Line drawing of the proposed Tumblehead Falls Dam (1895 )
I recently saw a Facebook post by singer/songwriter Dan Berggren in which he outlined the Rural Free Delivery route, of his Uncle Harry, in Minerva, N. Y. from 1915-1945. The song “When Harry Carried the Mail” reminded me of an article that I wrote for Adirondack Life, March/April, 2012 titled “Great Schroon Lake: The Dam Plan Would Have Altered the Park.”
In that article I wrote about the proposed dam that was to be constructed on the Schroon River at Tumblehead Falls, not far from Chestertown. (Great Schroon Lake: The Dam Plan Would Have Altered the Park) That dam was to be located at what has become to be known as Hello Mountain at mile marker 71 of the Northway. (On the mountain side across the Schroon River valley there are large white plywood letters spelling out the word “Hello” ) This was going to be the anchor of one side of a 70 foot-tall dam that would have impounded the Schroon River, all of Schroon Lake, Paradox Lake and Brant Lake. However there is more to the story than appeared in that article.
Linking communities, social media, and family
A few weeks ago, I found an aluminum basket at a shop in Massena. In style, it mimics baskets that are traditionally made from black ash. Available information indicated it was made by someone who worked at Alcoa some years ago.
This year we are celebrating New York State’s acquisition of John Brown Farm 125 years ago. And it is good that we are.
But let us also recall a 200th Anniversary linked to the John Brown Farm – a connection that has particular importance this year as we witness a voter suppression spree around our country. Two hundred years ago, that was us–our New York ancestors–enacting explicit rules to keep blacks from voting.
John Brown and his family came here to the Adirondacks as part of an effort to counteract New York State-sponsored suppression of voting rights for black men.
We are now seeing a wave of voter suppression efforts in states controlled by Republican legislators fearful of losing their majority power. Well, guess what? That’s exactly what was going on here in good old New York back in the early 1800’s. We New Yorkers apparently were leaders in voter suppression. We even put it into the state constitution! That’s more than the states are doing today.
In the southwestern spur of the Adirondack High Peaks Wilderness lies Kempshall Mountain, a peak with a prominent history in fire observation. Rising 3,350 feet on the northeast side of Long Lake, it is the town’s highest peak. After the 35-foot steel tower on its summit was closed in 1971 and dismantled in June 1977, the trail to it from Long Lake was left largely unmaintained and nature was allowed to slowly consume what man had made. Today, some old State trail markers can be seen along parts of the former trail.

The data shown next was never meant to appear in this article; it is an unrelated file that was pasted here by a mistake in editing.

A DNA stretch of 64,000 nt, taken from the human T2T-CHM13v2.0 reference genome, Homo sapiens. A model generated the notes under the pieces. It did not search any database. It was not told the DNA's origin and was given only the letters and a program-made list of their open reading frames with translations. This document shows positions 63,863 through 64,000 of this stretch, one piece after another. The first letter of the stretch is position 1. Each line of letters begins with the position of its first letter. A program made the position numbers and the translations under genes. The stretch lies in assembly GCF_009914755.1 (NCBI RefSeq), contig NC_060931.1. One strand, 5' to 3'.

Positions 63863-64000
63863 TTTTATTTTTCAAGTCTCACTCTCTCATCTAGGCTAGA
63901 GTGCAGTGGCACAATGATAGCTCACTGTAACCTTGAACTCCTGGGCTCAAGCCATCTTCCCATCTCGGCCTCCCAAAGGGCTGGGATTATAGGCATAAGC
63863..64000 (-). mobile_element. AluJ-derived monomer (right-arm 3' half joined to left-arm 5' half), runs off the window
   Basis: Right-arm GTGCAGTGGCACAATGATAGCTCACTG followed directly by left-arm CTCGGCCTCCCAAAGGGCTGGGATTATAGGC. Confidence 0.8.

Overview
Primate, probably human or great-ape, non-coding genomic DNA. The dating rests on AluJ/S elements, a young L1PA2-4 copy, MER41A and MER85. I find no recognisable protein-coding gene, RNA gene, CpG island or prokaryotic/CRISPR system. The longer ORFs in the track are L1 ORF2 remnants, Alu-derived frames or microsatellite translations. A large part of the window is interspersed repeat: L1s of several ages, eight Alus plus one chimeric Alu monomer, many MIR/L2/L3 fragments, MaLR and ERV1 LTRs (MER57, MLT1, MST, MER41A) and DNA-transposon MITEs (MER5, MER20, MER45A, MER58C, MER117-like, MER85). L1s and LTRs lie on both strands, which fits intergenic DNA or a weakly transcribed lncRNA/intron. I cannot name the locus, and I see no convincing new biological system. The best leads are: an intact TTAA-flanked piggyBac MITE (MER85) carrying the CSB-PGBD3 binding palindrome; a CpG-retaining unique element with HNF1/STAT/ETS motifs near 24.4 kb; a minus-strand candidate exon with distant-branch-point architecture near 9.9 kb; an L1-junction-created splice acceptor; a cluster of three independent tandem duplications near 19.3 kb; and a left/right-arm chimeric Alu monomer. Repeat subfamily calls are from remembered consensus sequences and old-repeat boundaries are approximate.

Ticonderoga, NY – The Ticonderoga Historical Society will commemorate U.S. entry into World War II with a free public program on Friday, June 25 at 7 p.m. at the Hancock House, 6 Moses Circle, Ticonderoga.
“We’ll Meet Again: The Home Front in World War II” will take a look at the significant efforts of the men, women and children who helped staff coastal defenses, established victory gardens, took over jobs in factories and farms, and otherwise contributed to support the overall war effort.
This year marks the 80th anniversary of the Japanese attack on Pearl Harbor, which led to the United States’ entry into the war. “Wars are not only fought on battlefields,” said program presenter Diane O’Connor. “The physical and emotional support of the citizens at home was a vital element in ultimate victory. During World War II, citizens took part in bond and scrap drives, put up with shortages and rationing of food and materials, stepped into jobs vacated by young men in factories and on farms, and otherwise supported the war effort in a remarkable manner. We have to ask if we would be up to facing those challenges today.”
The program will be held outdoors, under a tent and attendees should bring their own lawn chairs. Reservations may be made by calling the Hancock House at 518-585-7868 or via e-mail to: email@example.com.
The State Legislature has just adjourned, but on a good many nights this past month I grew sleepy watching legislative TV or legislative proceedings on the internet. For the non-debate pieces of legislation, meaning when the legislative majority is not allowing minority debate on bills, the viewer is treated to the following exchanges in a monotone, one after the other: The speaker or his representative, or the Senate president or her representative: “The clerk will read the bill.” The clerk: “a bill to” …whatever it does. The speaker or his representative: “The clerk will read the final section.” The clerk: “this act shall take effect immediately.” The speaker, president or their representative: “The vote: 63 in favor. The bill is passed.” All of that has taken less than ten seconds. Next.
ELIZABETHTOWN — Doors to the Adirondack History Museum opened Memorial Day weekend with additions and new exhibits that promise to intrigue, inform and delight.
Lobby and ground floor rooms and halls welcome area residents and guests to explore the history of fishing in the Adirondacks with Gone Fishin’, a look at how lakes, ponds, and rivers sustained and challenged fishermen going back to the earliest inhabitants of these lands. Some of the Essex County Historical Society’s most rare fishing rods, lures and reels are on display.